Moreover, these contracts are executed with the concept of ‘transfer window.’ This word is unofficial and usually used by a layman or the media houses. The Transfer window is the duration given to clubs and players to negotiate the terms. During the transfer process, players are transferred according to the club’s requirements and their performance. Such a transfer is completed by registering the player through FIFA’s regulatory framework. This is mentioned under Article 6 of RSTP as a registration period while Article 5 explains more about registration.

Importance of football contracts in FIFA jurisprudence

  • Stability of the game between players and clubs;
  • The fluidity of relations; 
  • Basic norms for players and clubs’ obligations;
  • Power dynamics playing a pivotal role – where clubs are superior and controllers of the game and players. Football contracts in this jurisprudence act as an equilibrium;
  • Contracts help in the transfer system of players to the clubs.
  • Maintaining safety for the players as well as for the viewers who are watching, as these football contracts have clauses particularly to follow the instructions to maintain the status of the game,
  • Any conflict or dispute impending FIFA jurisprudence can be dealt with prior while mentioning specific requirements in the football contracts;
  • In football, money plays a significant role, big checks, money transfer, clubs’ merchandise, stadiums cost, players demand, etc., hence contracts become an integral part of FIFA jurisprudence to ensure the smooth running of things where stakes are always high.

Termination of contract as per FIFA regulations

What is the termination of contracts?

Termination of contracts conventionally means when two parties to a contract break the obligation which was earlier set. In general, the effect of the termination of a contract is to discharge the parties from their unperformed obligations under the contract.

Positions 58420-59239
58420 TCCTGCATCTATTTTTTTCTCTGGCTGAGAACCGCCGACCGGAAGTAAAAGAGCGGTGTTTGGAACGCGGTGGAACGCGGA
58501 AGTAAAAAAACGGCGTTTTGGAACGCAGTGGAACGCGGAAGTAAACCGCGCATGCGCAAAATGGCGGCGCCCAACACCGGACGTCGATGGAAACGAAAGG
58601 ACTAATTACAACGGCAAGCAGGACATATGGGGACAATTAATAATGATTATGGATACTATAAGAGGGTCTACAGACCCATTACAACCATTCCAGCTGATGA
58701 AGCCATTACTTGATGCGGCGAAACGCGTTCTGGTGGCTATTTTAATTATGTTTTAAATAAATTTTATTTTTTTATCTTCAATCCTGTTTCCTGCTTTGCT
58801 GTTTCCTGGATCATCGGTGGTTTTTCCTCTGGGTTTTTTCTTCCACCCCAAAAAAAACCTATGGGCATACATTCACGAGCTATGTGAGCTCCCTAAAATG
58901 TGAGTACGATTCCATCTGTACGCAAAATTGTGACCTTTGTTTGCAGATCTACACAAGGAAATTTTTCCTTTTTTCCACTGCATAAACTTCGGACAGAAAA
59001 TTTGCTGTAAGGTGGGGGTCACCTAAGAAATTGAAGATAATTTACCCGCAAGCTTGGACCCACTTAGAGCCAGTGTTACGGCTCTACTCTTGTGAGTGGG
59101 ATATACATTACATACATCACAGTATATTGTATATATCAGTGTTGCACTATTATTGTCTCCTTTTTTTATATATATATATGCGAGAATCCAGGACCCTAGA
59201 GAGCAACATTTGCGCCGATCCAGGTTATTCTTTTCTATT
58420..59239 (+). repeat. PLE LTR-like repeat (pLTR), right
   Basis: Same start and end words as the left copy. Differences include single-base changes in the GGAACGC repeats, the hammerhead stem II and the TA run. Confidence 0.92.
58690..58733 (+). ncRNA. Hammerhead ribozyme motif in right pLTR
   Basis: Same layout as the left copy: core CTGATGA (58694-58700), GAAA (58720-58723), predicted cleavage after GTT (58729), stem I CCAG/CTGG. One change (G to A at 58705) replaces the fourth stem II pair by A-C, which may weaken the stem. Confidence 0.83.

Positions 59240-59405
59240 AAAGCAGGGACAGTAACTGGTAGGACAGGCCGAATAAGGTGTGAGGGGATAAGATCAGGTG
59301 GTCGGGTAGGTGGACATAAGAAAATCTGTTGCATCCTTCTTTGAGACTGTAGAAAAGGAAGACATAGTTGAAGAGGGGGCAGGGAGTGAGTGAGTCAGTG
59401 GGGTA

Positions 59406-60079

In FIFA, termination of football contracts is a termination of the employment contract of a player. Termination plays a pivotal role in this game as it determines if the player and club will discontinue the contract and break the obligations and the repercussions, where the stakes are always high. For example; if it is high-priced and well-known players like Lionel Messi or Cristiano Ronaldo who wants to move to another club there should be a provision of termination or else parties to the contract will not be satisfied. 

Conditions under which contract can be terminated

Just cause

‘Just cause’ generally has no particular definition in the RSTP of FIFA, just cause is a legal term that describes that if an employee is terminated based on their own misconduct, then their employer shall not present them any notice. Hence, the employee has breached the contract of employment by their actions and so their employer has the right to instantly terminate the employee. But in FIFA’s regulations and considering earlier decisions, it refers to the exceptions or circumstances that may allow a club or player to terminate the employment contract between them, without any punishment or consequence. Any unilateral termination outside of “just cause” would attract monetary or sporting sanctions against the defaulting party.

A contract between a football player and a football club can only come to termination in the following situations:

  • The contract expires- when the player’s term is over at the club and the contract ends;
  • The contract is terminated by mutual accidents – when the player and club are mutually agreeing to terminate the contract due to some unfortunate event;